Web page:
Barn owl numbers affected by 2018’s hot summer

Last year’s long and hot summer affected the numbers of a stunning bird of prey recorded in Staffordshire in 2018.

Numbers of breeding pairs of barn owls in the county was slightly down in 2018 – with Staffordshire Barn Owl Action Group (BOAG) recording 63 pairs.

At the end of 2017, the group recorded 68 breeding pairs of barn owls and counted 207 chicks with an average brood size of 3.05 young. These were the best results since the group began monitoring in 2005.

BOAG are made up of a small group of volunteers affiliated with Staffordshire Wildlife Trust and formed in 2001 after it was noted there were just 30 records of barn owls in total in Staffordshire.

The data from the group is submitted into the State of Barn Owls in the UK' report published by the Barn Owl Trust.

Helen Cottam, BOAG co-ordinator, said: “The summer of 2018 has proved to be a lean year for breeding barn owls.

“Heading into 2018, BOAG was fairly hopeful for the barn owl population and indeed this year we have recorded 63 breeding pairs of barn owls in the county. However, the summer months were dry and hot; the grass struggled to grow and dried up. Barn owls rely on a limited diet of small mammals consisting of field voles, wood mice and shrews which they forage for in rough, tussocky grassland habitat.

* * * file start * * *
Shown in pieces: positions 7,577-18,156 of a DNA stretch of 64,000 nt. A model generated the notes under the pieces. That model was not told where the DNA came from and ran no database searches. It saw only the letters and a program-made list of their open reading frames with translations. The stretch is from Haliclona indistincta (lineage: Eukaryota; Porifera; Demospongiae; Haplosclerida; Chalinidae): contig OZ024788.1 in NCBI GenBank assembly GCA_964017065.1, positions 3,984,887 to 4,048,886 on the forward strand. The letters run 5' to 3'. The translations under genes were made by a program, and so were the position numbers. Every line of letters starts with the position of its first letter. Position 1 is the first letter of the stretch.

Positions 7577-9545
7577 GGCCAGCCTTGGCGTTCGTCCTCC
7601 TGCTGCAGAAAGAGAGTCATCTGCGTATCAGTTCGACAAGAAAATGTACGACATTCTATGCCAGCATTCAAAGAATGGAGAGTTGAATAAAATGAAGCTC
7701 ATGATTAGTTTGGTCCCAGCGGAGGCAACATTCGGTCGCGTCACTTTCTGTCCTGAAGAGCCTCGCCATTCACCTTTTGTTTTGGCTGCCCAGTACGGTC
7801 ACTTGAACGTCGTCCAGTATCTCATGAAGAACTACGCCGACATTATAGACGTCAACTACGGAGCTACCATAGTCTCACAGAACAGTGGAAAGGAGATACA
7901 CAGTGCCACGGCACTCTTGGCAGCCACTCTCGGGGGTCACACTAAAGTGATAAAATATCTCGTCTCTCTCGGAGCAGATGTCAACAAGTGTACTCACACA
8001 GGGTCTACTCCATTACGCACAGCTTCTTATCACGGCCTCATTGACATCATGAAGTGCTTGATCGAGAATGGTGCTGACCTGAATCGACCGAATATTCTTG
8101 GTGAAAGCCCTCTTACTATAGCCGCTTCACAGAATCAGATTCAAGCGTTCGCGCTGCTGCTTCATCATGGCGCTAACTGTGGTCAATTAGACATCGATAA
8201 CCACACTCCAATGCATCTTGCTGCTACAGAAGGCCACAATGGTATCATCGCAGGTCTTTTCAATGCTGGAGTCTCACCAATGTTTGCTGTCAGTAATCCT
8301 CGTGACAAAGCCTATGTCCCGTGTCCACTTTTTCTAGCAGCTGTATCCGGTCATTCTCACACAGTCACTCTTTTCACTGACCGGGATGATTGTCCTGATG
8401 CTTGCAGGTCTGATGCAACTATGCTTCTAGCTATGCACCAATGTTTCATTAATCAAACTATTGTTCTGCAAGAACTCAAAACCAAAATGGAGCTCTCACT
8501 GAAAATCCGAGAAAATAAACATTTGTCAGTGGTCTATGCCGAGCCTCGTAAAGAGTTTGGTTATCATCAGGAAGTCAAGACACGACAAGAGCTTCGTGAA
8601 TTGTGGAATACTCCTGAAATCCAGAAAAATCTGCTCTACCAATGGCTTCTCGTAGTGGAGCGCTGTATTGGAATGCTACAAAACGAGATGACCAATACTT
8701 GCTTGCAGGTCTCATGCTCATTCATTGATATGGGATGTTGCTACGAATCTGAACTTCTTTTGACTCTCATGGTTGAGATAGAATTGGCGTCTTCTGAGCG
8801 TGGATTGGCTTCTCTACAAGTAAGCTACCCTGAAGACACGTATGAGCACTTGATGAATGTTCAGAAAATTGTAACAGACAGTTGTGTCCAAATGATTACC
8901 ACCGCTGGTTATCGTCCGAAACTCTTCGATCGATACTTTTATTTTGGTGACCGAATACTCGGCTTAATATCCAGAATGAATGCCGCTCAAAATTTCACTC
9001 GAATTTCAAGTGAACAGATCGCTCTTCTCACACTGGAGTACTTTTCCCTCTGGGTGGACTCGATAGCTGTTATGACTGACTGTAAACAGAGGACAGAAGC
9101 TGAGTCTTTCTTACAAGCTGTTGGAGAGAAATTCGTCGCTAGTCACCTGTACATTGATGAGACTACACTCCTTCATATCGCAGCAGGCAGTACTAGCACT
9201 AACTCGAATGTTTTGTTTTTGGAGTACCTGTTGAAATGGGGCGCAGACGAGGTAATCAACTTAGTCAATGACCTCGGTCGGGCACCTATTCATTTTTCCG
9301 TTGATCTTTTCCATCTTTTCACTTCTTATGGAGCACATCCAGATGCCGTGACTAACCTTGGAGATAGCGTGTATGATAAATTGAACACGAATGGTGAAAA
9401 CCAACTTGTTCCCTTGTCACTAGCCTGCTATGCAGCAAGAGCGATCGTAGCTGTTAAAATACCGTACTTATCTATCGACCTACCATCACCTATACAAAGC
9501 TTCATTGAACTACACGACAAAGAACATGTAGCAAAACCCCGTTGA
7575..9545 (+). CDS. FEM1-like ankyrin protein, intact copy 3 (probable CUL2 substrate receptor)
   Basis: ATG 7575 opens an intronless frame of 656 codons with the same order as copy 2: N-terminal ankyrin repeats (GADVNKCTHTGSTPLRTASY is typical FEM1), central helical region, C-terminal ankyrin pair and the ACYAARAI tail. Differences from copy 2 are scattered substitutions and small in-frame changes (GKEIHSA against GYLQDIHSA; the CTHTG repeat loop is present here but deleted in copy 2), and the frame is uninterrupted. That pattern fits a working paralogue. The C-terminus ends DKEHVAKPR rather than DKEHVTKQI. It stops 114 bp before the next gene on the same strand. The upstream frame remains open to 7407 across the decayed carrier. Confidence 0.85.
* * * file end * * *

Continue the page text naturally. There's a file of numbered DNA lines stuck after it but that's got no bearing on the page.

“This combined with known fluctuating vole numbers, when the vole population crashes in 3-4 year cycles and leads to a decline in young barn owls took its toll on adults raising their chicks.

“Although, barn owl numbers in Staffordshire have bounced back since 2013 and the population has seen a consistent improvement in numbers, the fortune of this well-loved farmland bird still very much hangs in the balance. It relies on our ability and consideration to manage our grassland to provide the opportunity for good foraging habitat and for us to find a space for nest box provisions. Without our support, we would indeed struggle to keep this beautiful bird from disappearing from our countryside.”

For more information about the group, or to help with surveys, email